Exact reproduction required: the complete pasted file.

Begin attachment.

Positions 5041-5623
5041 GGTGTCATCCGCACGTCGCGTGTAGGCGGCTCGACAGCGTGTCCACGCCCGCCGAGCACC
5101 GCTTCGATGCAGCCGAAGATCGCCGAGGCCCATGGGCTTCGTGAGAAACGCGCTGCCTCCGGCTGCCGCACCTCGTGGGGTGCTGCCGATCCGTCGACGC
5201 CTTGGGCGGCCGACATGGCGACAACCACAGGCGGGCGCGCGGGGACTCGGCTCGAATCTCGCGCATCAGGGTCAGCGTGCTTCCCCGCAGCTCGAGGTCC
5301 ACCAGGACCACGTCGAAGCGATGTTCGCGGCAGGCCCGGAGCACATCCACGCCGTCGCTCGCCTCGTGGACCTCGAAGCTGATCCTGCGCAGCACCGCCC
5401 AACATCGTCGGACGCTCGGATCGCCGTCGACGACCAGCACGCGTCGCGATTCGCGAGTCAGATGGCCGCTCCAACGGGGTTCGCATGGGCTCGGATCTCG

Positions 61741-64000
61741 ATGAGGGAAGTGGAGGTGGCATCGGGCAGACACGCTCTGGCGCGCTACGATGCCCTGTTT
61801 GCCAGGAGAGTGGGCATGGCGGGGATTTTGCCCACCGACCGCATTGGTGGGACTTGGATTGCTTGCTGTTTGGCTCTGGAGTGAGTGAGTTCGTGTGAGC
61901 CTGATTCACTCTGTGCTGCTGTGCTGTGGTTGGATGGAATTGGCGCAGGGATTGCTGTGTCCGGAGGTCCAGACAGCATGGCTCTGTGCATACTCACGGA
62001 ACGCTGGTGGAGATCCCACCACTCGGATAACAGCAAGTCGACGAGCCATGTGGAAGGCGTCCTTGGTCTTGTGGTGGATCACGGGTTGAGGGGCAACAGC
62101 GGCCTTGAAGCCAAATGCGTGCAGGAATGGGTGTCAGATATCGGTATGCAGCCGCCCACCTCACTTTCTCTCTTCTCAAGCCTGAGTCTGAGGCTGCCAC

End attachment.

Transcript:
Positions 5041-5623
5041 GGTGTCATCCGCACGTCGCGTGTAGGCGGCTCGACAGCGTGTCCACGCCCGCCGAGCACC
5101 GCTTCGATGCAGCCGAAGATCGCCGAGGCCCATGGGCTTCGTGAGAAACGCGCTGCCTCCGGCTGCCGCACCTCGTGGGGTGCTGCCGATCCGTCGACGC
5201 CTTGGGCGGCCGACATGGCGACAACCACAGGCGGGCGCGCGGGGACTCGGCTCGAATCTCGCGCATCAGGGTCAGCGTGCTTCCCCGCAGCTCGAGGTCC
5301 ACCAGGACCACGTCGAAGCGATGTTCGCGGCAGGCCCGGAGCACATCCACGCCGTCGCTCGCCTCGTGGACCTCGAAGCTGATCCTGCGCAGCACCGCCC
5401 AACATCGTCGGACGCTCGGATCGCCGTCGACGACCAGCACGCGTCGCGATTCGCGAGTCAGATGGCCGCTCCAACGGGGTTCGCATGGGCTCGGATCTCG

Positions 61741-64000
61741 ATGAGGGAAGTGGAGGTGGCATCGGGCAGACACGCTCTGGCGCGCTACGATGCCCTGTTT
61801 GCCAGGAGAGTGGGCATGGCGGGGATTTTGCCCACCGACCGCATTGGTGGGACTTGGATTGCTTGCTGTTTGGCTCTGGAGTGAGTGAGTTCGTGTGAGC
61901 CTGATTCACTCTGTGCTGCTGTGCTGTGGTTGGATGGAATTGGCGCAGGGATTGCTGTGTCCGGAGGTCCAGACAGCATGGCTCTGTGCATACTCACGGA
62001 ACGCTGGTGGAGATCCCACCACTCGGATAACAGCAAGTCGACGAGCCATGTGGAAGGCGTCCTTGGTCTTGTGGTGGATCACGGGTTGAGGGGCAACAGC
62101 GGCCTTGAAGCCAAATGCGTGCAGGAATGGGTGTCAGATATCGGTATGCAGCCGCCCACCTCACTTTCTCTCTTCTCAAGCCTGAGTCTGAGGCTGCCAC